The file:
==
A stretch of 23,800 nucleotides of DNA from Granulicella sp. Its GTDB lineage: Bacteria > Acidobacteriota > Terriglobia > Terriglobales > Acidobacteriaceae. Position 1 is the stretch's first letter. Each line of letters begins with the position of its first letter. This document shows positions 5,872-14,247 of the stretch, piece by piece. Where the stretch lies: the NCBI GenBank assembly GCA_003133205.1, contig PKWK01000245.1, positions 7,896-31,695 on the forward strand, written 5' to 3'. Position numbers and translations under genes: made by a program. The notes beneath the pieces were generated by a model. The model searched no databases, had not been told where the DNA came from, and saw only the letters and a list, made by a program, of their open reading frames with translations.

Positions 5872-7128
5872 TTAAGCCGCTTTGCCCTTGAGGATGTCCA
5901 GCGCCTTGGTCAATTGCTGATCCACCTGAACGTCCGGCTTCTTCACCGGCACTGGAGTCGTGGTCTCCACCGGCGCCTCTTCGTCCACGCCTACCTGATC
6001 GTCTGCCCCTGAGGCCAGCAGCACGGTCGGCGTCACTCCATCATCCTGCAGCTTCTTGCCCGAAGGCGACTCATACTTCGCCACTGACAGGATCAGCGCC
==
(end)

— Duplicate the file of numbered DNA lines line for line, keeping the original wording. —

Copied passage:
A stretch of 23,800 nucleotides of DNA from Granulicella sp. Its GTDB lineage: Bacteria > Acidobacteriota > Terriglobia > Terriglobales > Acidobacteriaceae. Position 1 is the stretch's first letter. Each line of letters begins with the position of its first letter. This document shows positions 5,872-14,247 of the stretch, piece by piece. Where the stretch lies: the NCBI GenBank assembly GCA_003133205.1, contig PKWK01000245.1, positions 7,896-31,695 on the forward strand, written 5' to 3'. Position numbers and translations under genes: made by a program. The notes beneath the pieces were generated by a model. The model searched no databases, had not been told where the DNA came from, and saw only the letters and a list, made by a program, of their open reading frames with translations.

Positions 5872-7128
5872 TTAAGCCGCTTTGCCCTTGAGGATGTCCA
5901 GCGCCTTGGTCAATTGCTGATCCACCTGAACGTCCGGCTTCTTCACCGGCACTGGAGTCGTGGTCTCCACCGGCGCCTCTTCGTCCACGCCTACCTGATC
6001 GTCTGCCCCTGAGGCCAGCAGCACGGTCGGCGTCACTCCATCATCCTGCAGCTTCTTGCCCGAAGGCGACTCATACTTCGCCACTGACAGGATCAGCGCC